My personal path

Mount Pleasant, Texas, September 6, 1949: At the time of my matriculation into the first grade at East Ward Elementary (a squat rectangular building that could easily have passed for a penal institution), Miss Sims was already more than 60 years old and had been teaching there for 28 years. Born in Victorian times, she was the classic old maid school teacher, gray hair in a bun, stern countenance and malevolent attitude, who expected her students to color within the lines, behave impeccably and obey her demands instantly.

Me, Art & Nancy

Me, Art and Nancy

I arrived for my first day of school a shy, sensitive, self-conscious, scared, scrawny little kid who typically ingratiated himself to others to gain their approval and be included in their games. But there were so many new faces (20 or so), and Miss Sims’ foreboding manner didn’t raise my comfort level at all.

Holy cow, who are all of these kids? That old woman really looks mean. I don’t want to be here! I want to go home! Please, Mommy, take me home with you! (more…)

Our four-year-old daughter Gracelyn is quite the rhymester, frequently making up poems and songs for her own entertainment and, so it would seem, for ours too. So, at Lake Eden Arts Festival (LEAF) a few weeks ago, we decided to go to the youth poetry slam, where Gracelyn could see kids performing their work and experience a unique style of poetry.LKVRootsHobeyCrowdZB_webMay14

Well, the youthful poets, their poems and their delivery were more intense than we’d anticipated, so after two poems, Shonnie and Gracelyn left to play in the grass away from the tent that served as the venue. Engrossed by the performances, I chose to stick around a bit longer.

The next slammer was an passionate young woman who performed a heart-achingly poignant poem about the life of a lesbian in small-town North Carolina, how she was once called an abomination while grocery shopping with her partner, closing with a defiant stance in the face of such shameless bigotry. I was literally moved to tears, but having made a commitment to join Shonnie and Gracelyn, I reluctantly got up to leave.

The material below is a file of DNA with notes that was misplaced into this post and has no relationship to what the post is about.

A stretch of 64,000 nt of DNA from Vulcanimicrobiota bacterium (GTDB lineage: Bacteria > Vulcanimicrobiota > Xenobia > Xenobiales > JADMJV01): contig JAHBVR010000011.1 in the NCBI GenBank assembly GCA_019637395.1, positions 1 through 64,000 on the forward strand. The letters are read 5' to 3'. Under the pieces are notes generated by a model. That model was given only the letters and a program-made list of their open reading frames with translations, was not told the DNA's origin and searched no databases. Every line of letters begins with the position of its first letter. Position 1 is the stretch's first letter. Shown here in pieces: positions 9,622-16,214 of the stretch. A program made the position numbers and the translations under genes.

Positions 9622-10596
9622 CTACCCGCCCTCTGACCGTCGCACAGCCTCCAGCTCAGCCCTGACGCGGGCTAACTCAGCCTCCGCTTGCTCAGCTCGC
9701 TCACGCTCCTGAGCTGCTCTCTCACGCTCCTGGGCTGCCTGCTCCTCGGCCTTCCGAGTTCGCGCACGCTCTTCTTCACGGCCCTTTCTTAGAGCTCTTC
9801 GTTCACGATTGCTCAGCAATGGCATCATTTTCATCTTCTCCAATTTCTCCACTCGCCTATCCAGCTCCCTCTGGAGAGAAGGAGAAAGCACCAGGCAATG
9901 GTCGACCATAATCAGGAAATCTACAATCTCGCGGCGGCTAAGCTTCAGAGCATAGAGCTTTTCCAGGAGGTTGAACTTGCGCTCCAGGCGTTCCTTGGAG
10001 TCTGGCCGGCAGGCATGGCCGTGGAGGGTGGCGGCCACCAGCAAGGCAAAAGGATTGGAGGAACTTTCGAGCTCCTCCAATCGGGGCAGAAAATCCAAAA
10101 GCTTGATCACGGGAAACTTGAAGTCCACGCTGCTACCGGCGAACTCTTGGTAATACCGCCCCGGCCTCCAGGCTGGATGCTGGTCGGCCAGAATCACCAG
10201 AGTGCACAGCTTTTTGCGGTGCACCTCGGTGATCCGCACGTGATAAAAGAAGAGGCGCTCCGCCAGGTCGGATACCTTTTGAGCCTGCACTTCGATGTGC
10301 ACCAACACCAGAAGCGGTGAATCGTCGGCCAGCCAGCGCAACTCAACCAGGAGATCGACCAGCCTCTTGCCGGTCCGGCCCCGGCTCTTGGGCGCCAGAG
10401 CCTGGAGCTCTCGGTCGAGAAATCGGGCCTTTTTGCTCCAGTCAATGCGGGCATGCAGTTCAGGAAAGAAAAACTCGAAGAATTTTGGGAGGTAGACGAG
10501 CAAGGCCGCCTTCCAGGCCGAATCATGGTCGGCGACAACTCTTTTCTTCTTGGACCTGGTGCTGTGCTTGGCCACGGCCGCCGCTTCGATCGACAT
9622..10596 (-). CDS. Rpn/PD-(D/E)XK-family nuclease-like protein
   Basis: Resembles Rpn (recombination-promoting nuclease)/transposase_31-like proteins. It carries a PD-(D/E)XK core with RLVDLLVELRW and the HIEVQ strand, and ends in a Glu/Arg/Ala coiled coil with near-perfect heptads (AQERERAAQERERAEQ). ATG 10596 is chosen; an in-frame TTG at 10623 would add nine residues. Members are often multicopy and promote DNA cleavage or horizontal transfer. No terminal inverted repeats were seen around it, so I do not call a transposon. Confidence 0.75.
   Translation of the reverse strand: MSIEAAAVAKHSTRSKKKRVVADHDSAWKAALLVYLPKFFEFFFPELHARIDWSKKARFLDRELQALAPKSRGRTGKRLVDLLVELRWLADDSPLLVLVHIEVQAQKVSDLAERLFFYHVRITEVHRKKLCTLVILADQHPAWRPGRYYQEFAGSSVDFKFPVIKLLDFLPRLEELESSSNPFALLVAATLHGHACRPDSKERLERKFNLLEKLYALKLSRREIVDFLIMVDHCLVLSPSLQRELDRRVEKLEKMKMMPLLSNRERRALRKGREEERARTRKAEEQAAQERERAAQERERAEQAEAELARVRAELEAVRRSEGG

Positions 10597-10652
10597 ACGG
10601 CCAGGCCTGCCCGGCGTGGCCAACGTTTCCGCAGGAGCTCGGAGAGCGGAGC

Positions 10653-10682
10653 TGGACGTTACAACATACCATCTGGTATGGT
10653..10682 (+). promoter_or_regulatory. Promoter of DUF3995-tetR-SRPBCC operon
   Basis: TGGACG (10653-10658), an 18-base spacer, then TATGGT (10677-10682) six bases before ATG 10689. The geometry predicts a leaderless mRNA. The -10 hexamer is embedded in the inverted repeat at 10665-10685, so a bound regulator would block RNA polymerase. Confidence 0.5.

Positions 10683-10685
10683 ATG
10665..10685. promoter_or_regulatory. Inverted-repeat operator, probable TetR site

As I moved to the back of the tent, I recognized a woman who, with her husband, had joined us on the LEAF hike that Shonnie and I had led on the previous day, her eyes, too, filled with tears. We gazed at each other for a moment, and though words were really pointless, I mindlessly mumbled, “Wow, that was really powerful.”

Without hesitation, “Hug me,” the woman called. As we embraced, she began sobbing inconsolably on my shoulder. In an instant, I began bawling too. We held each other close, crying unashamedly . . . for seconds? . . . minutes? I have no idea. Long enough, seemingly, to at least partially cleanse ourselves of the unexpressed grief we’d been withholding . . . for the young poet, yes, but also for ourselves, our loved ones, our world.

We slowly regained our composure, and in due course, I gently kissed her on the cheek and slowly walked away to rejoin my family.

I may never see this woman again, but I know the serendipitous crossing of our paths will remain with me forever.

Well, I made history today, personal history anyway. The mountain trails we run on are filled with twists and turns with roots and rocks scattered liberally along the way. Typically I’ll take a spill every 20 runs or so. No consequences more serious that a bruised ego most of the time. In fact, once during my last Shut-In Trail Race, I fell, did a complete somersault and came up running.

On my run today, however, I slipped, tripped and fell three times, capped off by running my face into an overhanging tree limb. Granted there were new-fallen leaves obscuring obstacles beneath and making the surface slippery. Nonetheless after the tree limb incident, I decided to walk the rest of the way while Shonnie ran on ahead. Discretion, valor and all that. :-)

In honor of our 15 years of married life together, an encore post of the story of how Shonnie and I met and fell in love.

I first laid eyes on Shonnie Lavender in 1995 when we both joined the Austin Fit Green Training Group for the Austin Motorola Marathon. It was August, and as usual, hot as Hades in the capitol city of Texas—highs in the upper 90s to lower 100s. Of course, Austin runners (about ten percent of the city’s population) are accustomed to being thoroughly sweat-soaked through and through by the time they hit the quarter-mile mark.

Between 20 to 30 intermediate-level runners in our group met early each Saturday morning at Town Lake. With the support of our coaches, we ran increasingly long distances on the trails around the lake (ultimately up to 20+ miles) in preparation for the marathon that would take place on February 18, 1996. For the record, there were also beginning and elite runners groups that trained on Saturday mornings as well.

Austin Fit Green Group

Austin Fit Green Group

After running together week after week for longer and longer distances, the size of our group dwindled to seven runners. Shonnie was the only remaining woman. My first recollection of the single feminine member of our group was of a very attractive, assertive woman of indeterminate age who looked pretty damned good in running tights. Our group’s theory was if we were running too fast to chat, we were running too fast. So after many hours on the trails around Town Lake, we got to know a bit about one another, and I soon learned Shonnie was in a relationship as I was at the time. (more…)

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